By Kaili Martin, ’18
I’m a person who knows what I do and don’t like. I like science, traveling and anything to do with water – swimming, scuba, marine organisms….I even like drinking the stuff.
I do not like hot weather. I do not like humidity. I’ve never been to the desert, but I don’t think I’d like it.
So naturally I chose to travel 5,000 miles from home to study marine biology here at APU.
Like many of you, I had a million questions about APU and then 5 million more from my parents. Like you, I did my research on APU and Alaska before confidently telling anyone who asked that APU was my top choice.
Then, in August 2014, I packed my bags and began my adventure alone. No parents, no friends. The only number in my contacts that started with 907 (Alaska’s area code) was for the airport shuttle guy who’d be picking me up in 13 hours.
Of course none of my three huge suitcases had dorm-life necessities. I forgot bedding and most of my clothes, but I did have a toothbrush and all my scuba gear.
I realize that so far, my story may sound very different from yours. But here’s where my message and your experience intersect: I encourage you to take advantage of the countless academic and extracurricular opportunities here at APU. What I learned – and what you’ll find too – is that all of your professors want to see you succeed as a student and as a person.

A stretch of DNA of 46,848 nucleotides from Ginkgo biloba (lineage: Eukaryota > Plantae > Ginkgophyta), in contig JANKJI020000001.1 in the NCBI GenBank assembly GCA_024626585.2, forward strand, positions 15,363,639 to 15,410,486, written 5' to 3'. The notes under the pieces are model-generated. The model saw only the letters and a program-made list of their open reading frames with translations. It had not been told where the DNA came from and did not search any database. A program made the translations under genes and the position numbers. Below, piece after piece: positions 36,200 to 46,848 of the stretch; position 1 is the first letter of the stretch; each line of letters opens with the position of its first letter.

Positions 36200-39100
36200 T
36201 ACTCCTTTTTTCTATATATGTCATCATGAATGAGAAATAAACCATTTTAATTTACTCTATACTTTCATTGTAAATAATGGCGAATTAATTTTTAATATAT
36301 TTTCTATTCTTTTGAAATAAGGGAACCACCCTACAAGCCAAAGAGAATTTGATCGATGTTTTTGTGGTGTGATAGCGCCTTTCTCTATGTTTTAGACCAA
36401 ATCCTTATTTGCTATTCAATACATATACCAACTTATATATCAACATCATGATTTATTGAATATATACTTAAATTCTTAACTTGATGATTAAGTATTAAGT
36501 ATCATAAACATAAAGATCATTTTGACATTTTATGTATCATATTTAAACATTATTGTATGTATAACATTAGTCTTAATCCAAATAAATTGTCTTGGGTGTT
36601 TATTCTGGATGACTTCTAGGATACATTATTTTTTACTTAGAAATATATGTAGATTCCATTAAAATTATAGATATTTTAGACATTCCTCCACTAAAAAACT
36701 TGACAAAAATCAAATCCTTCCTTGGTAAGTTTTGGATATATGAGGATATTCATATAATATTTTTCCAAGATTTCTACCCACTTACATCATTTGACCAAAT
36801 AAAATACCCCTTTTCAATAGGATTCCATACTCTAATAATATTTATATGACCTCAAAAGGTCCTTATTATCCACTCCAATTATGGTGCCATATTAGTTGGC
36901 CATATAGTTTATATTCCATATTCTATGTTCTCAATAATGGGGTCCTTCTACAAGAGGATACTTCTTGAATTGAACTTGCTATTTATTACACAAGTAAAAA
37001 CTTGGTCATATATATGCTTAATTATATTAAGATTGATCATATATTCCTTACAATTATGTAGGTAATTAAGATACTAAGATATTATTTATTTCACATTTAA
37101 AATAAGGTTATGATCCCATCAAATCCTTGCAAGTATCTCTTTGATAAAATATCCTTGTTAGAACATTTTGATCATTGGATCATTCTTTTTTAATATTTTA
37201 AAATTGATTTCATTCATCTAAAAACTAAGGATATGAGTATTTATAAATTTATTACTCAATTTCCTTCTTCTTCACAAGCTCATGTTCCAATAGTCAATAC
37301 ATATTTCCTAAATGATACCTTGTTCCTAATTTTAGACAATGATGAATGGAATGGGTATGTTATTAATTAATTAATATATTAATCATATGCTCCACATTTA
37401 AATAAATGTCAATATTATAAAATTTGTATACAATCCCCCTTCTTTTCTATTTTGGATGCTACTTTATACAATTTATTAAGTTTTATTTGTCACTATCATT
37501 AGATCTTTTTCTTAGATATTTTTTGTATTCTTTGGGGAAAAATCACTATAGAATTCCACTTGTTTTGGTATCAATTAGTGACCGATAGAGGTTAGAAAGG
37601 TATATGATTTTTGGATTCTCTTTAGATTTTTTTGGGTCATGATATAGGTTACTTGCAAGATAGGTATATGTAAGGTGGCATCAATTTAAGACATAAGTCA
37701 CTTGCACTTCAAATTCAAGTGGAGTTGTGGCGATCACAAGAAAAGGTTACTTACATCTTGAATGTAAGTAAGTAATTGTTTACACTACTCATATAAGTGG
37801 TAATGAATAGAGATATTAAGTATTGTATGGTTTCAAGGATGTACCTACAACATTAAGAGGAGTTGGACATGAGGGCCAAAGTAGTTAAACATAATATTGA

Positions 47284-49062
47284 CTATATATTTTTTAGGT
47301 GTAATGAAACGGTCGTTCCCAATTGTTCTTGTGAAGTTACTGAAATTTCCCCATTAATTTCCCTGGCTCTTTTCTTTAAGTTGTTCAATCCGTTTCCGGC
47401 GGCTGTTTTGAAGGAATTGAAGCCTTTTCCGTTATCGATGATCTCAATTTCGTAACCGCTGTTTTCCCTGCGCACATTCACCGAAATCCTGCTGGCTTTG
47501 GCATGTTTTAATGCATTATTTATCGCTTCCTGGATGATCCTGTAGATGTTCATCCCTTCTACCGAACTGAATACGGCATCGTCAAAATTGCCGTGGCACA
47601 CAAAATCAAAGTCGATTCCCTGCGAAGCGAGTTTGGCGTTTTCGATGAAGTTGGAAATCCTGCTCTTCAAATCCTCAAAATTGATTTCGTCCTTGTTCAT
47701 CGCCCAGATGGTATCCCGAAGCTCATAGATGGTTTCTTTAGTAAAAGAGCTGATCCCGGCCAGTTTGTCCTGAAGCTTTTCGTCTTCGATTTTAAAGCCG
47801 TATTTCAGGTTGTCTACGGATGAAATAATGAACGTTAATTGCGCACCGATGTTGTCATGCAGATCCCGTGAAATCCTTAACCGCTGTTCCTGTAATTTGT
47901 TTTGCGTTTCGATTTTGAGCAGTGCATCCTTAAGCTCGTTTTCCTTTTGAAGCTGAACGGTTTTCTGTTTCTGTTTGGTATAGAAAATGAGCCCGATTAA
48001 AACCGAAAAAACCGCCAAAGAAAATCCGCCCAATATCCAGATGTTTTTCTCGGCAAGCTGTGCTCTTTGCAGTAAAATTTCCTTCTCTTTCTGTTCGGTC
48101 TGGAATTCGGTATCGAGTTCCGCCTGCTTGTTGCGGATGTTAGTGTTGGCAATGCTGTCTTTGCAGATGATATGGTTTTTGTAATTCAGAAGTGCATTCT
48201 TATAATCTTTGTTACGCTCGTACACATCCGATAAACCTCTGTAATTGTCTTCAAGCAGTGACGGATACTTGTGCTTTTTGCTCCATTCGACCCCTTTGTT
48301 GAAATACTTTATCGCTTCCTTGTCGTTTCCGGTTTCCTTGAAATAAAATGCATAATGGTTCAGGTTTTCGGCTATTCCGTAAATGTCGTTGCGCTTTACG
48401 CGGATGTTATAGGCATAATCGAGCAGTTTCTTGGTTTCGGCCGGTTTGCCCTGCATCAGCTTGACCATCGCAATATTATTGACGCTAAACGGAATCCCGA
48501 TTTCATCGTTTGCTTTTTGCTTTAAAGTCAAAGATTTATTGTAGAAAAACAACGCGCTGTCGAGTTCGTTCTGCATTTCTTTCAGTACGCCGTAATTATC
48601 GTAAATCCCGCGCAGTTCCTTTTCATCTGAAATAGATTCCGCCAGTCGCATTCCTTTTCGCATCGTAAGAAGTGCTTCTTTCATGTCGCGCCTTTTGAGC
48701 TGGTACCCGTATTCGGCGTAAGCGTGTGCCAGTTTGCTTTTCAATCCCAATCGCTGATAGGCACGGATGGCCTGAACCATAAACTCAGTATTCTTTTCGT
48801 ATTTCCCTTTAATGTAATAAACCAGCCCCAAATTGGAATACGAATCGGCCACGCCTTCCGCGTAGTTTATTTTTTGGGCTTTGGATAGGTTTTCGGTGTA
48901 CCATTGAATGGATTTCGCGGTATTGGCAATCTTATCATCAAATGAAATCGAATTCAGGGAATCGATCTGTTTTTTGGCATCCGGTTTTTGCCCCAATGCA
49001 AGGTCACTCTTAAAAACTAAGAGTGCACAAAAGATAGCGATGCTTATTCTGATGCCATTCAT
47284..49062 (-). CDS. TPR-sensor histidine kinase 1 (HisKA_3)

Few universities put as much emphasis as APU does on helping you gain worthwhile volunteer and work experience as soon as you’re ready to gain from it. At APU, you’re surrounded by professors who love to teach and who are also working on projects outside the classroom. That means your professors can open your eyes to careers and help you see that your dreams really are achievable.
If you’re a first-year student or a transfer, I hope you joined Expedition Alaska, the University’s annual raft and canoe trip down the Yukon River. Are you signed up? Good. I went as a freshman and I truly believe the trip will teach, test and reward each of you.
When you’re on the Yukon, allow your mind and body to meander, just like the river itself. You may not have control of every situation, you may not know what to do at all times. But I know you will have time to think and reflect. A vital lesson to take home is to gain respect for wildlife, the people around you, and, of course, yourself.
In life and at APU, I hope you’ll let the meandering Yukon be your guide. You can always get to a destination by sticking to a familiar route. Or you can allow yourself the rewards of going off trail, taking the long way around, and challenging yourself.
I promise the many experiences waiting for you here at APU will be rewarding. Explore!